1 red (bell) pepper, thinly sliced

350g penne pasta

A handful of parsley or basil, finely chopped

40g Pecorino, shaved

Sea salt


1. Preheat the oven to 180°C fan/200°C/400°F/gas mark 6.

2. Put the yellow (bell) peppers into a roasting pan and dry-roast in the hot oven for about 35 minutes, until the skin is golden-brown and the peppers have softened.

3. Meanwhile, bring some water to the boil. Submerge the tomatoes in the boiling water for two minutes, then drain, remove the skins and seeds, and finely chop the flesh. Set aside.

4. When the yellow peppers are ready, carefully remove the skins and seeds, and roughly chop the flesh. Set aside.

5. Heat the olive oil in a large frying pan (skillet) over a medium heat, add the garlic and chilli, and sweat for one minute. Add the red (bell) peppers and continue to cook for about 10 minutes, until the peppers have softened. Stir in the roasted yellow peppers and tomatoes, add some salt and stir-fry over a high heat for one minute. Reduce the heat back to medium, cover with a lid and cook for about 10 minutes, while you cook the pasta.

6. Bring a large saucepan of salted water to the boil and cook the pasta until al dente (check the instructions on your packet for cooking time).

7. Drain the pasta, reserving a little of the cooking water. Add the pasta to the peppers along with a little of the cooking water and mix well to combine while still on the heat. Stir in the parsley, then remove from the heat and serve with shavings of Pecorino cheese.


A zingy quick, mid-week dinner.

Think pesto is just about basil? Think again.

An easy way to experiment is with this citrus version, which uses oranges as well as basil, almonds, pistachios and olive oil for a refreshing paste. Contaldo pairs it with spirali, which has a slightly looser spiral than fusilli.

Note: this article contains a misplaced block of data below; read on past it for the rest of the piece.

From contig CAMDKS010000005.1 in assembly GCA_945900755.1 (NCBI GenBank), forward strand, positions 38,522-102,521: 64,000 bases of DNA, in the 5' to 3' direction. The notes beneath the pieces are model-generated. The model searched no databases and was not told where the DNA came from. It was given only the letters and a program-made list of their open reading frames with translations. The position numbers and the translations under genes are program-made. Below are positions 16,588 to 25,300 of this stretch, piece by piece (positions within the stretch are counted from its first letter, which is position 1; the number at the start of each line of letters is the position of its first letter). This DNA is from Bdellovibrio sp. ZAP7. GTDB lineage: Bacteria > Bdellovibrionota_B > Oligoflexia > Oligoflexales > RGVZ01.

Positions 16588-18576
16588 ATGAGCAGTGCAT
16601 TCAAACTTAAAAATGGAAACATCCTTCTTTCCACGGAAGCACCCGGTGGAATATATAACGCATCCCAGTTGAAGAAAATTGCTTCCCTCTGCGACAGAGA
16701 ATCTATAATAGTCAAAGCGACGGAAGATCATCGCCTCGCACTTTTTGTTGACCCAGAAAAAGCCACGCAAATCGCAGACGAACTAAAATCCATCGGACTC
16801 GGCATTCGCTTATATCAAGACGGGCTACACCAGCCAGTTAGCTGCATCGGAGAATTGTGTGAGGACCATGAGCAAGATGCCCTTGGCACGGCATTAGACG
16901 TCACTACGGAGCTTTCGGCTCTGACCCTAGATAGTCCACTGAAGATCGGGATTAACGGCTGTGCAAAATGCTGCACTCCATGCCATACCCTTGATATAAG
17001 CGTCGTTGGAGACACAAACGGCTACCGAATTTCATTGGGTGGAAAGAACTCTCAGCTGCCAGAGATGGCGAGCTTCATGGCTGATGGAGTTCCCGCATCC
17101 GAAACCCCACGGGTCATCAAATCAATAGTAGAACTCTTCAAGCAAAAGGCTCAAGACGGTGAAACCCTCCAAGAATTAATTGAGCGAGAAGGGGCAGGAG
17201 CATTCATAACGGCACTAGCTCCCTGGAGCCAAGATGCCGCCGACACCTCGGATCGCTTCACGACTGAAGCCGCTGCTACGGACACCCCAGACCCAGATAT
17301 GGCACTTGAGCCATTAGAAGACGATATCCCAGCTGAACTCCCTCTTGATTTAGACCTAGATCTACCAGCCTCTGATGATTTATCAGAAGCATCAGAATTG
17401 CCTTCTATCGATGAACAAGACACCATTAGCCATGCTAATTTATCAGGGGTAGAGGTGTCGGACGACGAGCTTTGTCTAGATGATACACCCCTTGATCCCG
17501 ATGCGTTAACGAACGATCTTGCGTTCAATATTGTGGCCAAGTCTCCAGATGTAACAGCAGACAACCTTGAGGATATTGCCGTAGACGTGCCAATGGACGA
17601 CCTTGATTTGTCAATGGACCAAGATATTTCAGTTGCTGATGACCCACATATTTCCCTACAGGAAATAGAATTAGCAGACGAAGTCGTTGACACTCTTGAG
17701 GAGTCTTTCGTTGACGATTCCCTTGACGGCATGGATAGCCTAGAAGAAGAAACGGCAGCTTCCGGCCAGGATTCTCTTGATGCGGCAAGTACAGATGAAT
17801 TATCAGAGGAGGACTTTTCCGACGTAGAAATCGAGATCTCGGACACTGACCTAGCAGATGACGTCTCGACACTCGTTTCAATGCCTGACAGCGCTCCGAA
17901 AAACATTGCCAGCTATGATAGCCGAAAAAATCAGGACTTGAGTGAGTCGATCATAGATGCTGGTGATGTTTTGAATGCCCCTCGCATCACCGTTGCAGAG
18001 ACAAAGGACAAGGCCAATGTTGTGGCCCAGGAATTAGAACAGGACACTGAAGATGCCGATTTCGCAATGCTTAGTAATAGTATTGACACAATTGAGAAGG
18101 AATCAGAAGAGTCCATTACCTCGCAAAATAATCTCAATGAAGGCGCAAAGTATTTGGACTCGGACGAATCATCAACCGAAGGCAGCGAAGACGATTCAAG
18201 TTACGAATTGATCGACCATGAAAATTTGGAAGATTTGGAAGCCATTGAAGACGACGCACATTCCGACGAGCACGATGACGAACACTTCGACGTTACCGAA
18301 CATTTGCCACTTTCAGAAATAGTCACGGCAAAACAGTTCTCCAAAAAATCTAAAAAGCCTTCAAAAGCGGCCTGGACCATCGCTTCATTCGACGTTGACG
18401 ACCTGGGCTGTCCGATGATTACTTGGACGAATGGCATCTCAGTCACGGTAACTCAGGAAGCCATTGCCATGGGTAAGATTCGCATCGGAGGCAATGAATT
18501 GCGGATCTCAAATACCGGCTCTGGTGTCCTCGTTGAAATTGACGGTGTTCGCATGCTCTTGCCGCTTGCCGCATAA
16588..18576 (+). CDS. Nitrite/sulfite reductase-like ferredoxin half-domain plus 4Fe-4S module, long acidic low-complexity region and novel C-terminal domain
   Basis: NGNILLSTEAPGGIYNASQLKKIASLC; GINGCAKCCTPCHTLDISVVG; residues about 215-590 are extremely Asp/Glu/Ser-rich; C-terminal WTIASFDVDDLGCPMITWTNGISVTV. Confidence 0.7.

(Serves 4)

2 oranges, peeled

2tbsp capers

1tsp dried oregano

1 garlic clove, peeled and left whole

325g spirali pasta

A large handful of basil leaves

50g blanched almonds

50g cup shelled pistachio nuts

2tbsp extra-virgin olive oil

Sea salt

Zest of 1 orange, to serve

Zest of 1 lemon, to serve


1. Using a sharp knife, segment the peeled oranges by cutting between the segment walls, discarding the pith but keeping any juice that collects.

2. Put the segments and juice into a large bowl, add the capers, oregano, garlic and a pinch of salt, stir to combine and leave to infuse for about 10 minutes while you prepare the other ingredients.

3. Bring a large saucepan of salted water to the boil and cook the spirali until al dente (check the instructions on your packet for cooking time).

4. Put the basil leaves, almonds, pistachio nuts, olive oil and the infused orange mixture into a food processor and blitz until smooth and creamy.

5. Drain the spirali, mix with the citrus pesto and serve immediately, sprinkled with the orange and lemon zest.

* Gennaro's Pasta Perfecto! by Gennaro Contaldo, photography by David Loftus, is published by Pavilion Books, priced £18.99. Available now.